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Saturday, November 9 • 9:30am - 10:45am

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This session explores the value of tabletop role-playing games for philosophical pedagogy. Specifically, it demonstrates the use of player characters and monster encounters, to facilitate teaching and learning ethical thinking. We will begin by outlining some key features of game-based learning and distinguishing it from similar pedagogical approaches. Next, we will consider how tabletop role-playing games can be designed to facilitate teaching and learning ethical thinking, focusing on the concept of bleed. Bleed is the experience of a player being influenced by the thoughts and feelings of her character, and vice versa (Markus Montola, “The Positive Negative Experience in Extreme Role-Playing,” 2). Keeping in line with this year’s theme, “Play to Perform,” we will consider how bleed can help students learn to better perform philosophical inquiry. Then, we will circulate some pre-generated player characters and work our way through a monster encounter. The player characters represent three different ethical theories: the Paladin and Kantian Ethics, the Thief and Utilitarianism, and the Wizard and Virtue Ethics. The monster encounter is based on an ethical thought experiment and involves a player character being magically tethered to a famous bard. The player character can save the life of the famous bard—but only if she stays magically tethered to him for the next nine months. Is she morally required to do so, or is she morally permitted to dispel the enchantment (Judith Jarvis Thomson, “A Defense of Abortion,” 48-49)? We will conclude with a short debriefing that will include time for reflection and questions. Assuming an interest in teaching and learning, this session should appeal to designers and instructors alike, regardless of a familiarity with either philosophy or tabletop role-playing games.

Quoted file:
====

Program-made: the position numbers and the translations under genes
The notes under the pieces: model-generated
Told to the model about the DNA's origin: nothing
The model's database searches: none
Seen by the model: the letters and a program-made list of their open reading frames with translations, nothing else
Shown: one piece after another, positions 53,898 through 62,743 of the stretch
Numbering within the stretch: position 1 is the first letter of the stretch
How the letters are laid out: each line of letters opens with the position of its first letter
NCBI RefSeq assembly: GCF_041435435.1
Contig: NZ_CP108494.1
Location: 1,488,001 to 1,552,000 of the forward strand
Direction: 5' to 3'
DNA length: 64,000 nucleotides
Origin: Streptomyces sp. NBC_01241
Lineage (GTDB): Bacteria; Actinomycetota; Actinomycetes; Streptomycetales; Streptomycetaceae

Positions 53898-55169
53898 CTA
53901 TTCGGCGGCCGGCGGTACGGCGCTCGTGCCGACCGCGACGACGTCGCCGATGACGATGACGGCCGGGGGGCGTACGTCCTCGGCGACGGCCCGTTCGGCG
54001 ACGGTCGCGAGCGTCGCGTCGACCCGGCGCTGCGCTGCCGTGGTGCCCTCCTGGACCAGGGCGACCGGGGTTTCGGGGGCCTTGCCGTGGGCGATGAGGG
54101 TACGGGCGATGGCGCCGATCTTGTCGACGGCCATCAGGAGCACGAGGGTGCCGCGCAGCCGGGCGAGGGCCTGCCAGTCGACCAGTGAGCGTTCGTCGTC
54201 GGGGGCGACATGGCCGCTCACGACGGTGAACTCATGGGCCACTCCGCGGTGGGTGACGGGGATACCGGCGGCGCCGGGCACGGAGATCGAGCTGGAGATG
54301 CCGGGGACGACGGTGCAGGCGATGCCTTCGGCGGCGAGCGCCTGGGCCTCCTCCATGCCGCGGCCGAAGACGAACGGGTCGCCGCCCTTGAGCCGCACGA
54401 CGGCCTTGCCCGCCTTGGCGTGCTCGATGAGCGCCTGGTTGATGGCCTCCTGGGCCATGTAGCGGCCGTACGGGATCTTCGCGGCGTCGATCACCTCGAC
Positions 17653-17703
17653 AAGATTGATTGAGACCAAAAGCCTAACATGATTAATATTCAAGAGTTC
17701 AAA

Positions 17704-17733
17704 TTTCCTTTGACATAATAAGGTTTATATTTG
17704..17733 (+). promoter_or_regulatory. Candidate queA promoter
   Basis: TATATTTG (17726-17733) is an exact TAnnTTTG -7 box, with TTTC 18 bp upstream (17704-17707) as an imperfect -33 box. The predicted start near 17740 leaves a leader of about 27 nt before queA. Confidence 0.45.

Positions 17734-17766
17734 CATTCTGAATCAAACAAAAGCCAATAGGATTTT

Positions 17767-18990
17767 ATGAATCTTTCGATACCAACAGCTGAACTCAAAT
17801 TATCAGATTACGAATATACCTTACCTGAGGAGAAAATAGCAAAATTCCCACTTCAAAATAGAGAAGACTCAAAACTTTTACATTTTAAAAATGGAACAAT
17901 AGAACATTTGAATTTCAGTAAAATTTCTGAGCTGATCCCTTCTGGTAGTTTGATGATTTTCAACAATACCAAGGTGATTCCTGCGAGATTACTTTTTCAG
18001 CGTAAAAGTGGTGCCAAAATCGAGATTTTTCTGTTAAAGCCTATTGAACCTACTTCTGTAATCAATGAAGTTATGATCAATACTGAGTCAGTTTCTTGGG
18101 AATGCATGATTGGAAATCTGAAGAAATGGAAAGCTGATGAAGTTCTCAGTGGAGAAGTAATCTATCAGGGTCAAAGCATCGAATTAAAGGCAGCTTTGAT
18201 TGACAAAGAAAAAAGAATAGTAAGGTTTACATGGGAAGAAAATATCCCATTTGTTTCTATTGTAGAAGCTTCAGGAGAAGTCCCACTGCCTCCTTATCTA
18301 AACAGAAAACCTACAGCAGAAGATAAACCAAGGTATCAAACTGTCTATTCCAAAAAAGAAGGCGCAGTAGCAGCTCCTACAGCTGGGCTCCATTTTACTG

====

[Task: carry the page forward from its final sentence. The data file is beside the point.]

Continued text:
avatar for Ryan Gabriel Windeknecht

Ryan Gabriel Windeknecht

Ryan is a Senior Lecturer of Philosophy, a Teaching and Learning Innovation Faculty Fellow, and a founding member of the Simulations + Gaming + Role-Playing Community of Scholars at the University of Tennessee, Knoxville.Using Game-Based Learning, Ryan designs tabletop role-playing... Read More →

Saturday November 9, 2019 9:30am - 10:45am CST
Fountain/Park Room

Attendees (5)